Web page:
View in National Archives Catalog President Abraham Lincoln issued the Emancipation Proclamation on January 1, , as the nation approached its third year of bloody civil war. The proclamation declared "that all persons held as slaves" within the rebellious states "are, and henceforward shall be free. It applied only to states that had seceded from the United States, leaving slavery untouched in the loyal border states. Most important, the freedom it promised depended upon Union United States military victory.
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View in National Archives Catalog President Abraham Lincoln issued the Emancipation Proclamation on January 1, , as the nation approached its third year of bloody civil war. The proclamation declared "that all persons held as slaves" within the rebellious states "are, and henceforward shall be free.
It applied only to states that had seceded from the United States, leaving slavery untouched in the loyal border states. Most important, the freedom it promised depended upon Union United States military victory.
Although the Emancipation Proclamation did not end slavery in the nation, it captured the hearts and imagination of millions of Americans and fundamentally transformed the character of the war. After January 1, , every advance of federal troops expanded the domain of freedom. Moreover, the Proclamation announced the acceptance of black men into the Union Army and Navy, enabling the liberated to become liberators.
By the end of the war, almost , black soldiers and sailors had fought for the Union and freedom. From the first days of the Civil War, slaves had acted to secure their own liberty. The Emancipation Proclamation confirmed their insistence that the war for the Union must become a war for freedom. It added moral force to the Union cause and strengthened the Union both militarily and politically.
With the text covering five pages the document was originally tied with narrow red and blue ribbons, which were attached to the signature page by a wafered impression of the seal of the United States.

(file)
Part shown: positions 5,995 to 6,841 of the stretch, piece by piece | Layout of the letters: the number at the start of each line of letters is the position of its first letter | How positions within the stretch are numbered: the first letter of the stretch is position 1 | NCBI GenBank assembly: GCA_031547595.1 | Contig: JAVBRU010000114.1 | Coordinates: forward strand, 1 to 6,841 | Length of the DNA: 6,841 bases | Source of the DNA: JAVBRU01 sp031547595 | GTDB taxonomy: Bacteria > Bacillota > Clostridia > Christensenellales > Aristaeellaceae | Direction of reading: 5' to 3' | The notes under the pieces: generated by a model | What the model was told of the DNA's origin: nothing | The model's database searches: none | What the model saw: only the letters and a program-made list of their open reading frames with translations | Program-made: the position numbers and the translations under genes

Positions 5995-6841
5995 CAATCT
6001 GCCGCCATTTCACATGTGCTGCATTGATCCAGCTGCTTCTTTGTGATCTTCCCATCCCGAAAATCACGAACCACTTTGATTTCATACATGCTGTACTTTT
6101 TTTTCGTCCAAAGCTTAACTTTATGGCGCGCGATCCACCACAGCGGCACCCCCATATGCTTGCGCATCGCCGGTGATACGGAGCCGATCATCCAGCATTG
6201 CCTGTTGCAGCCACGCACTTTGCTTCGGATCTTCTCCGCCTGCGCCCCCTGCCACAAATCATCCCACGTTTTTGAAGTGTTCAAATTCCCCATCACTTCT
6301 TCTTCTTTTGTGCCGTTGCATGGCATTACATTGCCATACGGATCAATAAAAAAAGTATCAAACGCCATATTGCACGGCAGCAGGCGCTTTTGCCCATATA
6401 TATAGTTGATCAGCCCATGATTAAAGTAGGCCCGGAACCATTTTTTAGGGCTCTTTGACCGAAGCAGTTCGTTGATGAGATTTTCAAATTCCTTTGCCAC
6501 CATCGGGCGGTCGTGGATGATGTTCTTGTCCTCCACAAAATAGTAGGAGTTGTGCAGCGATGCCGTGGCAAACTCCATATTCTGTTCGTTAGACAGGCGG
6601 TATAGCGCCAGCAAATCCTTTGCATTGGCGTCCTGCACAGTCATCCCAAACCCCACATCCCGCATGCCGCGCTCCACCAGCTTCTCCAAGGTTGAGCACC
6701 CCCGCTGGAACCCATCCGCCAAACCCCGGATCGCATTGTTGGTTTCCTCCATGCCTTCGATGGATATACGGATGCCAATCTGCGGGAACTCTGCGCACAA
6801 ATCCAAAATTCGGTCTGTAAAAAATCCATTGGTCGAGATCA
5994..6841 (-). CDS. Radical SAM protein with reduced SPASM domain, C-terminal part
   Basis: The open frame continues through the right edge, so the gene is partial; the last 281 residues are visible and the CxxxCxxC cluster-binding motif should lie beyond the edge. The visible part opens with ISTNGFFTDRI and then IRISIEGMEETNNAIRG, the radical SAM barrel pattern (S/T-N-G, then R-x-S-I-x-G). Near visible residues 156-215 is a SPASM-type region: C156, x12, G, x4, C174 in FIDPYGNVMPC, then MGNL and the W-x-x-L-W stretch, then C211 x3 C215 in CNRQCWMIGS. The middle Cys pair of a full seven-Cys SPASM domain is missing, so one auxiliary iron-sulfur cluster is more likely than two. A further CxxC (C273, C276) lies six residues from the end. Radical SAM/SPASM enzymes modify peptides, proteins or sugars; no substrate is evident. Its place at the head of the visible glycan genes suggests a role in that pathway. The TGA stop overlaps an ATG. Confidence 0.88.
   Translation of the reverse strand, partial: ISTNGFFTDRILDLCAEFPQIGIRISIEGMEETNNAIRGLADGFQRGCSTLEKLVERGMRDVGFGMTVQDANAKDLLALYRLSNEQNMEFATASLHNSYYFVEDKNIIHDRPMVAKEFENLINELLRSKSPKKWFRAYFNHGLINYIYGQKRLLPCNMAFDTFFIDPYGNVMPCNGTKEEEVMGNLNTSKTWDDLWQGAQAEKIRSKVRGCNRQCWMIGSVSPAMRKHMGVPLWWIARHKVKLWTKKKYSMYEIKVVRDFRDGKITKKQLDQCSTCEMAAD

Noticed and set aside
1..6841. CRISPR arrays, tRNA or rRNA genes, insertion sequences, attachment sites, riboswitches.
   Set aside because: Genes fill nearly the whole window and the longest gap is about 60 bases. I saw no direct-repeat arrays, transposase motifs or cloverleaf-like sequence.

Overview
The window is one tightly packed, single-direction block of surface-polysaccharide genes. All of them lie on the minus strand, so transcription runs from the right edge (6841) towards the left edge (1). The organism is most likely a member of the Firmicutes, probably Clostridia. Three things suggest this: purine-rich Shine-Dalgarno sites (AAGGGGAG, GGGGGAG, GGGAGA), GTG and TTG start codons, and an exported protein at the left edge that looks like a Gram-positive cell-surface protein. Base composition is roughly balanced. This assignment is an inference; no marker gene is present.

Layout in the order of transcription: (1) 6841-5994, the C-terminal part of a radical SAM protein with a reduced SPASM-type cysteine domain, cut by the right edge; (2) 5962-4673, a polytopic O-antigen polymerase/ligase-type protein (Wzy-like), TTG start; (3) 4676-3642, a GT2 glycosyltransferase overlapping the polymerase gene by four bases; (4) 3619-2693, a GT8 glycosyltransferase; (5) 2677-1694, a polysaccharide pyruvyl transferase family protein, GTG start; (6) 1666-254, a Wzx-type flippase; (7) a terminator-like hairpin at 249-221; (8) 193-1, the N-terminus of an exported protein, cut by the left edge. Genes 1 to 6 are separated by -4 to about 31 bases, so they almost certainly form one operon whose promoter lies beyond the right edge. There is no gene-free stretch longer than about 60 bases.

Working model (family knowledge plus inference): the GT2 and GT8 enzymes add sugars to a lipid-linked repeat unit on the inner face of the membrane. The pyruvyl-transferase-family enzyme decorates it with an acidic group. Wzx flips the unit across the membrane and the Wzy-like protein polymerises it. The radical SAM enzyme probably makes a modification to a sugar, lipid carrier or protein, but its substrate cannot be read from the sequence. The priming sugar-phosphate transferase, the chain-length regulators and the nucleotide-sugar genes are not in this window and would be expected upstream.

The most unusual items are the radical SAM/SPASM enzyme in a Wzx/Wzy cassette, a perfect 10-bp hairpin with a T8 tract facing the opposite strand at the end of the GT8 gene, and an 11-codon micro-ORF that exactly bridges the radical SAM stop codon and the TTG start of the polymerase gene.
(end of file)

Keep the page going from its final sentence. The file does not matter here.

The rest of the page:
Most of the ribbon remains; parts of the seal are still decipherable, but other parts have worn off. The document was bound with other proclamations in a large volume preserved for many years by the Department of State.
When it was prepared for binding, it was reinforced with strips along the center folds and then mounted on a still larger sheet of heavy paper. Written in red ink on the upper right-hand corner of this large sheet is the number of the Proclamation, 95, given to it by the Department of State long after it was signed.
With other records, the volume containing the Emancipation Proclamation was transferred in from the Department of State to the National Archives of the United States.
The Emancipation Proclamation.
The Purpose of the Emancipation Proclamation: Historical Context of the Decree
In fact, the Emancipation Proclamation had nothing to do with slavery in the North. The Union would still be a slave nation during the war, despite the fact that Abraham Lincoln would y be laying the ground for a greater abolitionist movement. When the proclamation was passed, it was aimed at the states that were currently in rebellion; the entire purpose was to disarm the South. During the Civil War, the Southern economy was primarily based on slavery. With the majority of men fighting in the Civil War, slaves were used primarily for reinforcing soldiers, transporting goods, and working in agricultural labor back home. The South did not have the same level of industrialism without slavery , as the North did. Essentially, when Lincoln passed to the Emancipation Proclamation it was actually an attempt to weaken the Confederate states by removing one of their strongest methods of production.
Emancipation Proclamation: Effects, Impacts, and Outcomes
Emancipation Proclamation, edict issued by U. Abraham Lincoln on January 1, , that freed the slaves of the Confederate states in rebellion against the Union. Emancipation ProclamationEmancipation Proclamation, NARA Before the start of the American Civil War , many people and leaders of the North had been primarily concerned merely with stopping the extension of slavery into western territories that would eventually achieve statehood within the Union. With the secession of the Southern states and the consequent start of the Civil War, however, the continued tolerance of Southern slavery by Northerners seemed no longer to serve any constructive political purpose. Emancipation thus quickly changed from a distant possibility to an imminent and feasible eventuality.